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A ransomware gang called Cl0p has launched a supply chain cyber attack, exploiting a vulnerability in file transfer software used by numerous organizations. The financial services sector, including banks and credit unions, has been particularly impacted, with at least 10 U.S. banks falling victim.
The breach has resulted in the theft of sensitive data, including personal information like names, addresses, birthdates, and Social Security numbers.
While the full extent of the breach is still under investigation, experts warn of the potential for phishing and identity fraud. The cyber attack is not considered a systemic risk, according to the director of the Cybersecurity and Infrastructure Security Agency, but it highlights the ongoing threat of ransomware attacks. (americanbanker)
My thoughts: As we learn from the article, this is your reminder to patch your software and keep things up to date to ensure latest vulnerabilities do not creep into your enterprise.
Blizzard's Battle.net online service, including games like Diablo IV and World of Warcraft, experienced a Distributed Denial of Service (DDoS) attack on Sunday. The attack began in the early hours of the morning and caused latency issues and disconnections for players. Blizzard's customer support account acknowledged the attack and stated that they were actively working to resolve the issue.
The attack disrupted gameplay for several hours, prompting some players to call for the addition of an offline mode for Diablo IV. As of the afternoon, Blizzard reported that the DDoS attacks had ceased, and players were advised to follow troubleshooting advice if they were still experiencing connectivity problems. (endgadget)
My thoughts: Hacking the government isn’t getting hackers the attention they want. Maybe they’ll get more attention from hacking gamers…..
In a recent article on Fox News, Rebekah Koffler discusses a massive Russian cyberattack on multiple federal agencies, including the Department of Energy. The attack involved a destructive ransomware bug that compromised data belonging to millions of Americans and various organizations. Koffler suggests that the true intent behind this attack is to demonstrate Russia's capability and willingness to launch a more devastating cyberattack on the US homeland, potentially leading to a "Cyber Armageddon."
While the attack was attributed to a Russian ransomware group called Cl0P, Koffler argues that the distinction between state-sponsored hackers and hired cybercriminals is negligible, as the Russian government authorizes such attacks regardless of who carries them out. Koffler also points out the interconnectedness of nuclear and cyber warfare in Russian military doctrine, with cyber weapons being seen as advantageous due to their non-destructive nature.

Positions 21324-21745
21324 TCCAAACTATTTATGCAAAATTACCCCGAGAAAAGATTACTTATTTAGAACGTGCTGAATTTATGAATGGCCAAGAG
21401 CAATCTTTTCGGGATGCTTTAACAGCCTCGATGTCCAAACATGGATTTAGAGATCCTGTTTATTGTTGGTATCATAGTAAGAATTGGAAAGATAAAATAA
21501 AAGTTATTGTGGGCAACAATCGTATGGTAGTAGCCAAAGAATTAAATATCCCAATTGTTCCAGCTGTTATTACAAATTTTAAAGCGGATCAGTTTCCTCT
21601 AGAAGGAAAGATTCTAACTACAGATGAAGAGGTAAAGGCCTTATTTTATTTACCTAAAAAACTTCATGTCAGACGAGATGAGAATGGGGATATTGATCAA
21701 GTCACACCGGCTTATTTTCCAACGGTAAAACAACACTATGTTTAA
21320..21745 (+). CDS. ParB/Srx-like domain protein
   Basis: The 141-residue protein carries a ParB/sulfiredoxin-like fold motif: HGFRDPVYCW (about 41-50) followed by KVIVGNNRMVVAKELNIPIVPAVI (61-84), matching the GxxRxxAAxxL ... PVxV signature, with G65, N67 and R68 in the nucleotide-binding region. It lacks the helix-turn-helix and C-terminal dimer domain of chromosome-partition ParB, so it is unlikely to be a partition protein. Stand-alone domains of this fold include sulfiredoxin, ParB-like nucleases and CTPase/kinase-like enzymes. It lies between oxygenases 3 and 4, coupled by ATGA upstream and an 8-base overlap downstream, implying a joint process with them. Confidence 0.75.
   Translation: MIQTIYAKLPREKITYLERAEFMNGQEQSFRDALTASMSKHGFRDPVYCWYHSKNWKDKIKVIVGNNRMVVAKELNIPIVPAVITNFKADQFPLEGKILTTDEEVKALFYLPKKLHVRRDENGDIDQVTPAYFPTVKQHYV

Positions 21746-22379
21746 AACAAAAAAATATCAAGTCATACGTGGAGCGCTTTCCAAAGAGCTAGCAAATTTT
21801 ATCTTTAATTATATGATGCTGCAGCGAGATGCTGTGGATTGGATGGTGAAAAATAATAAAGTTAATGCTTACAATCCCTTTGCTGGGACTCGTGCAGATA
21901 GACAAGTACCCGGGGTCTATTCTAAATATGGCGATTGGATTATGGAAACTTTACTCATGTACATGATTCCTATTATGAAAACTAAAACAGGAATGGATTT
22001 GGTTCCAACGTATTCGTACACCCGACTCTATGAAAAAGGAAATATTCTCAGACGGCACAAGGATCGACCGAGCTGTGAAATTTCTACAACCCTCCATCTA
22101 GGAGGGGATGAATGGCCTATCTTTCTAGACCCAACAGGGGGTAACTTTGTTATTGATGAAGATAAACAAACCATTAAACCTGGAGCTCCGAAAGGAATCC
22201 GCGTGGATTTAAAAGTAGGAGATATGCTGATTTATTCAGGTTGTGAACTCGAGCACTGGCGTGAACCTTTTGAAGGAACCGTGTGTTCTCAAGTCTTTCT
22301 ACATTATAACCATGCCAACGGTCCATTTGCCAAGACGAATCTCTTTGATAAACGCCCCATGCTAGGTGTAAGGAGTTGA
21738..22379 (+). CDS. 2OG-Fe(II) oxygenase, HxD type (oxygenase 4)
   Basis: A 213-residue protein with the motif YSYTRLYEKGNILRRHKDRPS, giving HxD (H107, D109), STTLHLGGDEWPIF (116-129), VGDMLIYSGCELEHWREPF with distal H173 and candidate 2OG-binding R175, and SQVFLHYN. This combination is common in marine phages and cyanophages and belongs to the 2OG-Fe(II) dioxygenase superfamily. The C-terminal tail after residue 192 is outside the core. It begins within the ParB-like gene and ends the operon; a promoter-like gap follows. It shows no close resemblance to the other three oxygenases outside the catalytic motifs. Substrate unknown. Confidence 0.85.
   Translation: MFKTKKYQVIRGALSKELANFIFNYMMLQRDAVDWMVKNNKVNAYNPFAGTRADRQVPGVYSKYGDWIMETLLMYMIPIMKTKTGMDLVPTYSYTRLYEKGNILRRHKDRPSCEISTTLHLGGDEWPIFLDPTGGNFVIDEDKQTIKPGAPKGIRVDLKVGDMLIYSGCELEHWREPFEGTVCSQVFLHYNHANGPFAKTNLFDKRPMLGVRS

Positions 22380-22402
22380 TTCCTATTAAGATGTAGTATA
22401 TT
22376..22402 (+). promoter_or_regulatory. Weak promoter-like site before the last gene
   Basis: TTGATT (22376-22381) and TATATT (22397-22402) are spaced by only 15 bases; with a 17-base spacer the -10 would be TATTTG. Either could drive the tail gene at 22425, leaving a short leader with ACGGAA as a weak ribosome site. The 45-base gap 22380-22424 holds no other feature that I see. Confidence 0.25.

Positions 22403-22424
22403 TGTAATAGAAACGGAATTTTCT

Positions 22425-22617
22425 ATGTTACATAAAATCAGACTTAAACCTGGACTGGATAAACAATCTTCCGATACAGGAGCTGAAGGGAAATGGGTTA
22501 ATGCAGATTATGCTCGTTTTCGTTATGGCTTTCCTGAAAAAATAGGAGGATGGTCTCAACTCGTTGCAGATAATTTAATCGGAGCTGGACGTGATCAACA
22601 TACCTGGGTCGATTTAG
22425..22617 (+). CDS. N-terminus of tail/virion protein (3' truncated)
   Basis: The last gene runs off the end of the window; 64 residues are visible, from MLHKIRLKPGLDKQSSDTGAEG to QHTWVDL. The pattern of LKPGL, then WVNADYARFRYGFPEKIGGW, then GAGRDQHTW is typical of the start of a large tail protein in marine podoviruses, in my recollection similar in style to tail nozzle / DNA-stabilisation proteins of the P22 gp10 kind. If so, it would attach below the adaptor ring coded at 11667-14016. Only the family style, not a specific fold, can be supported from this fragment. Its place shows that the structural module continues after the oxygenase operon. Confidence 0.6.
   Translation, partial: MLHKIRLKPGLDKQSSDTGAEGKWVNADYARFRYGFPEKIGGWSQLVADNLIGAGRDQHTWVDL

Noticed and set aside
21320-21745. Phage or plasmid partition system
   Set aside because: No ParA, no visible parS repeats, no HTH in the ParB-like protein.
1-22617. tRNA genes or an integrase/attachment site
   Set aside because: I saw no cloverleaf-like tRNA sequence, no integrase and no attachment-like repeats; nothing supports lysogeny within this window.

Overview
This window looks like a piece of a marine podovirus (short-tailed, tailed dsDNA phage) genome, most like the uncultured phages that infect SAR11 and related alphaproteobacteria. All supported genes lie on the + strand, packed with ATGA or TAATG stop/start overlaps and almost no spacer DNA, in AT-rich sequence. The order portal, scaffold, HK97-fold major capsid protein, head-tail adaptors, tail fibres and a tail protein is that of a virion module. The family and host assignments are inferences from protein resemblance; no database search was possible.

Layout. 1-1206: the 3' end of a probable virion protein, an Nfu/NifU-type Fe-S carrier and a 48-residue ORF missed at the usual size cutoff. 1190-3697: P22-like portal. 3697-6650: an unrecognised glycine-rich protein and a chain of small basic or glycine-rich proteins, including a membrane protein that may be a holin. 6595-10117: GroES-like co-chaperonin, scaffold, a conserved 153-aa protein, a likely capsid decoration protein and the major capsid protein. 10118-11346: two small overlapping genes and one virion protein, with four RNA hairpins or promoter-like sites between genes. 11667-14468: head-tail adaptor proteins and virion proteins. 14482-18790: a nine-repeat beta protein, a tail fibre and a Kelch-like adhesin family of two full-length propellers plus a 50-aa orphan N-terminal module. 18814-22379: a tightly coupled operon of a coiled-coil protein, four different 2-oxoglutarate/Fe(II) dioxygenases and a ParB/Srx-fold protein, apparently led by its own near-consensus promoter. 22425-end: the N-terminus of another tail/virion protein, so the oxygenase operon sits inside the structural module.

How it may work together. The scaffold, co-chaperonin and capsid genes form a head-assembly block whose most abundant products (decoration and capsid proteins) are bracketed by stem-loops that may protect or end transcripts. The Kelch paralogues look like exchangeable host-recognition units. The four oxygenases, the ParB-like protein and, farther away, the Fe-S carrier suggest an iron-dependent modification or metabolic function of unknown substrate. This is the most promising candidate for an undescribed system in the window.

The escalating tensions between Russia and the US, particularly regarding the situation in Ukraine, further fuel concerns of a potential catastrophic cyberstrike. Koffler warns that Russia has extensively studied vulnerabilities in US infrastructure and possesses a sophisticated cyber arsenal capable of inflicting significant damage. She posits that Putin may view unleashing a "Cyber Armageddon" as a last-ditch effort to protect Russia's interests if he believes US intervention in Ukraine is imminent. (foxnews)
Thoughts: This is terrifying, however a definite possibility. If they are discussing this possibility, I’m keen to think they are preparing for it, hopefully. Nonetheless, terrifying. What would a nation do with no internet for extended periods?
Australia's Prime Minister, Anthony Albanese, has recommended that residents turn off their iPhones for five minutes every night as a cybersecurity measure. This advice aims to prevent any potential spyware running in the background of the device. While it has been a persistent myth that force-quitting apps improves iPhone performance, rebooting the phone can offer some level of privacy protection against spyware by closing background processes.
Tech experts and the US National Security Agency (NSA) endorse this advice, with the NSA suggesting hard-rebooting smartphones at least once a week for cybersecurity purposes. (9to5mac)
My thoughts: I would argue everyone with a smart phone should do this daily. iPhone or not.
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